Posted on

The Argyle Chronicles II – The changing demographics


by Dr.Arnold Thomas Fri, Jun 04, 2010

Following the end of slavery in 1838, many blacks moved off the estates to the new villages of Stubbs and Victoria Village. The shortage of estate labour was partially met by importation of alien labour, from neighbouring West Indian islands, from “Liberated African”, followed by Portuguese from Madeira and then Indians who were to completely transform the demographics of St. Vincent, and Argyle in particular.{{more}}

St. Vincent was spared indentured Chinese because it was too costly to bring them in. In November 1845, James Porter, as attorney for several absentee owners, brought in the first shipload of 254 Madeirans, 26 of whom were assigned to Argyle Estate. More Madeirans were to follow intermittently up to 1865.

The Indians

When clearance was given by the Colonial Office to bring in Indians, the St. Vincent planters specifically requested Calcutta Indians, for the Madras Indians in the Caribbean had established somewhat of a reputation for being prone to violence and disrespect for laws and the estate managers, but in 1860 only Madrasees were on the menu for the planters. The Travancore dropped anchor down in Edinboro on June 1st, 1860; it carried 260 Indians, two more than the number with which it left port Madras, for there were two births and no deaths, something absolutely remarkable in the annals of the transportation of Indians. The Madrasees exceeded all expectations and became model workers for the later Indians.

The fortunes of the Indians very much depended on the fortunes of the estate for example when the second lot arrived in 1862, the price of sugar had fallen and the island was hit by bad weather. Under those circumstances planters attempted to cut costs by lowering wages and withdrawing the customary weekly allowances of molasses, rum and sugar. About 200 workers at Mt. Bentinck estate protested the manager’s move by closing down all operations on the estate on 22 September1862. From then until October, the “molasses riots”, as I called them in my book, spread southwards on several estates reaching four miles to the east of Kingstown. The prime targets of the rioters were unquestionably the planters and managers, but immigrants were also targeted, for example, Portuguese shops were looted, and Indians were forced off the fields by blacks at several estates.

When the second ship Castle Howard arrived in 1862, things were so bad that the planters refused to take up their allotments and the 300 or so Indians had to be housed at the Commissariat Building in Edinboro which we know today as the Milton Cato Memorial Hospital. The treasury had to pay a very high price for upkeep of the Indians before they left for the estates.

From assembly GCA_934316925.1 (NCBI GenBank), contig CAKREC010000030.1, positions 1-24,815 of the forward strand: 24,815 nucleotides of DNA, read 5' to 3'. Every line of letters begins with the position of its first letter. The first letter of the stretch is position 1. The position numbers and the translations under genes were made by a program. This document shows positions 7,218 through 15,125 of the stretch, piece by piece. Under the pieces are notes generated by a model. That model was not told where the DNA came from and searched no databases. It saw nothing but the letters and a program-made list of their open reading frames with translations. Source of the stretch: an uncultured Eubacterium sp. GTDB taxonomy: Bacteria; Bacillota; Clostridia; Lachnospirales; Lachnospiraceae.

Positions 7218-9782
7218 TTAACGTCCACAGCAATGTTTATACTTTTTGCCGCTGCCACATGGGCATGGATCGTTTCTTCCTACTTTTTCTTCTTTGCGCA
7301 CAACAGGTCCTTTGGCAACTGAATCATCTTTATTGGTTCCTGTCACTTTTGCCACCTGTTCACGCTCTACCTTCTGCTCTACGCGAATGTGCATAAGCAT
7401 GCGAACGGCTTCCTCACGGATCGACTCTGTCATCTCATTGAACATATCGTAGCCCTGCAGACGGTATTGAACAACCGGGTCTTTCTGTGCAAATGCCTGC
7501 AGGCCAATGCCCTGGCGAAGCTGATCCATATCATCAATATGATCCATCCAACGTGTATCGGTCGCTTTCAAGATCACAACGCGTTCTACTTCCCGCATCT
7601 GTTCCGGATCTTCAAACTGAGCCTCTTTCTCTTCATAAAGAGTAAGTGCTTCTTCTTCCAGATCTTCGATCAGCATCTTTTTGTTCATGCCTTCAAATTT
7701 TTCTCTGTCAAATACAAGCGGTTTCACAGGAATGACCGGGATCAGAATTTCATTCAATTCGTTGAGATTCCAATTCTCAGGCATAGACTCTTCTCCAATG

Over the next decade, five ships arrived from Calcutta bringing a total of 1,700 Indians, each ship greeted with much fanfare heralding a new era of prosperity and good relations between workers and employers. Unquestionably, the Indians had made an enormous contribution to the sugar industry and society, for the local St. Vincent Guardian of November 18, 1865, reported that unlike St. Lucia, “our coolie venture is a successful one,” citing their presence as a stimulant to native workers who turned out in large numbers on many estates after their introduction, that they were thrifty, hardly ever committed a crime, and were baptising their children as Christians.

Special mention should be made of the Countess of Ripon which left the Indian port city of Calcutta in November 1865 carrying over 500 Indian immigrant labourers for Grenada and St. Vincent. On 20 January, 1866, the Countess of Ripon wrecked off Skeetes Bay on the east coast of Barbados. I have detailed the wreck and rescue operation elsewhere, but as I discovered, my maternal grandfather Gangaram Emanuel King was born on the ship and subsequently lived on Argyle Estate.

When the first lot of 35 Indians returned to India in 1871, they complained that they had received less than their contract wage of 10 pence per day and as a result the Indian Government gave low priority to emigration to St. Vincent; it was not until 1874 that Emigration resumed, prompted by severe famines in India and a new Immigration Act in 1874.

The last ship to bring Indians to St. Vincent was the Lightning which arrived here on 22 May 1880 with 213 Indians. The Lightning also carried a consignment of Indians for Jamaica. It also brought my paternal great grandparents Ramphul and his family. By then the international market for sugar had become very competitive and there were indications that St. Vincent could scarcely compete with its low grade muscovado sugar.

Continued next week.

Dr Arnold Thomas is a former diplomat at OECS Embassy/Mission in Brussels.